Wednesday, October 12, 2016

Wells Fargo CEO John Stumpf Steps Down
Oct. 12, 2016 6:50 p.m. ET
Wall Street Journal

Wells Fargo & Co. Chairman and Chief Executive John Stumpf, under fire for the bank’s sales-tactics scandal and his own handling of its fallout, is stepping down from both roles, effectively immediately, the bank said Wednesday.

Mr. Stumpf will be replaced as head of the third-largest U.S. bank by assets by President and Chief Operating Officer Timothy J. Sloan, who was widely seen as his heir apparent.

Mr. Stumpf won’t receive a severance package, the bank said. But he still retires with tens of millions of dollars in previously earned compensation over his about 35-year career at the bank. The board, at Mr. Stumpf’s own recommendation, had previously decided he should relinquish $41 million in unvested equity, one of the biggest-ever forfeitures of pay by a bank chief.

Mr. Stumpf’s departure comes after he was subjected to two brutal grillings on Capitol Hill in which he was attacked by both Democrats and Republicans. The bank also faces numerous federal and state inquiries into its sales-practices issues, including from the Justice Department.

The toppling of Mr. Stumpf just shy of his 10th year as CEO marks a stunning comedown for a firm that largely passed through the financial crisis unscathed and which was seen as a reliable Main Street lender. That reputation was shattered by the sales-tactics scandal, which revealed that bank employees had opened as many as two million accounts without customers’ knowledge.

Those problems came to light Sept. 8 when Wells Fargo agreed to a $185 million fine and enforcement action with regulators. That settlement also brought to light that the bank had fired 5,300 employees over a five-year period. This underscored the breadth of problems related to a hard-charging sales culture that pushed bankers to sell multiple products to individual customers.

While Mr. Sloan takes over as CEO, the bank’s independent chairman, Stephen Sanger, will become board chairman, the bank said. Elizabeth Duke, a current board director and former Federal Reserve governor, will become the board’s vice chairman.

Mr. Stumpf officially told the board of his decision to retire in a half-page letter Wednesday, according to a person familiar with the matter. In the letter, he said he wouldn’t sell any of the shares he already owns before the end of the board’s independent investigation, this person said.

Mr. Stumpf will walk away with total compensation valued at about $120 million, according to an estimate by Mark Reilly, a managing director at human-resources consultancy Overture Group LLC. This estimate reflects the value of stock and stock options as well as retirement benefits. It is based on the bank’s Wednesday share price.

However, the board could decide, depending on the investigation’s outcome, that Mr. Stumpf should relinquish more pay, the person added. This could include as much as $24 million of pension benefits, the person said.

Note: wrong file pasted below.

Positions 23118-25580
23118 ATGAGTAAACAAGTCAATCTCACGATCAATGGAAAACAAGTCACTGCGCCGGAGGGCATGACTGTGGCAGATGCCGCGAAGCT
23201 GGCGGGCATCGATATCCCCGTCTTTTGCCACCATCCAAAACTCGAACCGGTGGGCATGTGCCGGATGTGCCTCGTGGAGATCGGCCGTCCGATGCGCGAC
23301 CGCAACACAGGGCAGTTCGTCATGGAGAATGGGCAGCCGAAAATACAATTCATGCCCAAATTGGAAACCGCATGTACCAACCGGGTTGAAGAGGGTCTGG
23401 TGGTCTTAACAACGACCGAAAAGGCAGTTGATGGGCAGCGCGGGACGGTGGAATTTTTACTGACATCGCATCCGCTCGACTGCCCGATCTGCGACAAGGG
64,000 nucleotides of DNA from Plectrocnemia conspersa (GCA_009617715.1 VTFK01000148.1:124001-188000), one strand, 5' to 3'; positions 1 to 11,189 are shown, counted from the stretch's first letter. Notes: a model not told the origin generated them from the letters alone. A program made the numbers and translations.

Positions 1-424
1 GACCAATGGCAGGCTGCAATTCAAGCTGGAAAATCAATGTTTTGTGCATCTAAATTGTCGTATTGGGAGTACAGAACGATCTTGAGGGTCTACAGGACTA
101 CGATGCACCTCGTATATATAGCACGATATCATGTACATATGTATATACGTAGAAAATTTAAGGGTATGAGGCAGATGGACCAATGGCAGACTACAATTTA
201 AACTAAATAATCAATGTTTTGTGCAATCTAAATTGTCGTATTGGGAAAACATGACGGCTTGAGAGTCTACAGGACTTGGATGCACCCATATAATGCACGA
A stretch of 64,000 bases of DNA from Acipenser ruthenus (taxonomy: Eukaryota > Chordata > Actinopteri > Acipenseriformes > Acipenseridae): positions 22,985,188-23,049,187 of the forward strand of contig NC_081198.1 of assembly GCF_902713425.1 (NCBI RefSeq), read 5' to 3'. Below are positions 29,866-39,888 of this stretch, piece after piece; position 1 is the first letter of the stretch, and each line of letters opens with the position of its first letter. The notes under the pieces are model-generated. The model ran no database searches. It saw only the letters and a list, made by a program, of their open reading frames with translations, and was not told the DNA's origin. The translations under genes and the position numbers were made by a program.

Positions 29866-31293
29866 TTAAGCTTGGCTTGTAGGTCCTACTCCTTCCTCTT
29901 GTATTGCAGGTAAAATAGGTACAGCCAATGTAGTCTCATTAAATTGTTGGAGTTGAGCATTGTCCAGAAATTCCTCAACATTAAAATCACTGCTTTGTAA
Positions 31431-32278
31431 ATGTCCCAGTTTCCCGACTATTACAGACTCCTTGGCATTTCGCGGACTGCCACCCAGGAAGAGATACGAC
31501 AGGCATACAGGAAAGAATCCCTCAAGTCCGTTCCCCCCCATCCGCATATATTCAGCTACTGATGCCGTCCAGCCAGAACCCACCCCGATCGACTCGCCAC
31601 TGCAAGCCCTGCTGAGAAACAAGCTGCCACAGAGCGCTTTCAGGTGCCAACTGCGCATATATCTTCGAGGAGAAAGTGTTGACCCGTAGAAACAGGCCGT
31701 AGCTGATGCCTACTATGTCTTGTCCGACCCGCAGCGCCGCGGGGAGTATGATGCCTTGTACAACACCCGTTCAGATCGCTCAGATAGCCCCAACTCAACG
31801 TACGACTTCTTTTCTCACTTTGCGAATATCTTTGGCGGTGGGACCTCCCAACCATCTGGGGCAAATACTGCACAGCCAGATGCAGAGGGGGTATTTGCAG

The board didn’t try to persuade Mr. Stumpf to stay. It hosted a phone-call board meeting in the early afternoon Wednesday to vote officially on next steps. It made sense for Mr. Sanger to take over as nonexecutive chairman since he was already the lead independent director and to split the CEO and chairman functions, this person said, given the corporate-governance pressure in all industries to do so.

This will make Wells Fargo only the second big U.S. bank, along with Citigroup Inc., to split the roles of chairman and chief executive. It will also return Wells Fargo to the arrangement in place when Mr. Stumpf first became CEO.

At that time, his predecessor, Richard Kovacevich, remained as chairman. Known for his affable demeanor, Mr. Stumpf in his early years as CEO often allowed the outspoken Mr. Kovacevich to grab the spotlight. When Wells Fargo decided to acquire Wachovia Corp. during the 2008 financial crisis, for instance, it retained Mr. Kovacevich as chairman to play a key role in combining the two large retail banks. Mr. Stumpf succeeded Mr. Kovacevich as chairman at the end of 2009.

Mr. Sloan said in an interview after the bank’s announcement Wednesday that Mr. Stumpf had told him about his plans to retire “over the last few days.” He said Mr. Stumpf’s decision was “the best thing for the pivot in a new direction” and that Mr. Stumpf had said he was “becoming a bit of a distraction.”

Mr. Sloan said Mr. Stumpf’s decision to retire wasn’t related to “any short-term metrics or returns for the company” but added that he can’t get into more specifics ahead of the bank’s third-quarter earnings report Friday.

Mr. Sloan said, though, that he aims to improve the bank’s reputation by being “very focused” on addressing customers’ concerns, remediating customers who were improperly charged fees and ensuring the bank has the right products and services available to them.

Mr. Sloan has one advantage in trying to clean up the bank’s mess: the 29-year veteran’s roots within Wells Fargo aren’t in the retail-banking business. Rather, the 56-year-old rose through the commercial- and investment-banking side.

That is a contrast to Mr. Stumpf, who rose through the ranks of the bank’s retail business. A Minnesota native, Mr. Stumpf was raised on a farm with 10 siblings and joined Norwest Corp. in 1982 as a loan administrator. He rose to oversee the bank’s Colorado and Arizona operations and later oversaw its Texas business. When Norwest merged with Wells Fargo in 1998, Mr. Stumpf became head of the bank’s southwestern region, then in 2002, he became head of the community banking unit. It was problems within that business that eventually led to Mr. Stumpf’s departure.

Shares of Wells Fargo, down 13% over the past year, rose 1.8% to $46.15 in after-hours trading.

—Christina Rexrode contributed to this article.

Write to Emily Glazer at

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